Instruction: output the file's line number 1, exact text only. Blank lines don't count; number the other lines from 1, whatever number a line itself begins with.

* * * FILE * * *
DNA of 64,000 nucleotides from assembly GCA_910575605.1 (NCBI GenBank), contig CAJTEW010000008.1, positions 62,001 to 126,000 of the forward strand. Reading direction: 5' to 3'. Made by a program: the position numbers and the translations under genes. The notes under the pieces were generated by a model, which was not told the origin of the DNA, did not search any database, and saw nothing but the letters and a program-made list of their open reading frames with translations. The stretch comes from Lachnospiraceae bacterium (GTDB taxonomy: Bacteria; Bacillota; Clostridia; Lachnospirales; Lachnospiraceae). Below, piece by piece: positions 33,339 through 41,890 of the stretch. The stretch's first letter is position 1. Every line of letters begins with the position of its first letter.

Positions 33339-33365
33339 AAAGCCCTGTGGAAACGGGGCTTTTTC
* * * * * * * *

DNA of 64,000 nucleotides from assembly GCA_910575605.1 (NCBI GenBank), contig CAJTEW010000008.1, positions 62,001 to 126,000 of the forward strand. Reading direction: 5' to 3'. Made by a program: the position numbers and the translations under genes. The notes under the pieces were generated by a model, which was not told the origin of the DNA, did not search any database, and saw nothing but the letters and a program-made list of their open reading frames with translations. The stretch comes from Lachnospiraceae bacterium (GTDB taxonomy: Bacteria; Bacillota; Clostridia; Lachnospirales; Lachnospiraceae). Below, piece by piece: positions 33,339 through 41,890 of the stretch. The stretch's first letter is position 1. Every line of letters begins with the position of its first letter.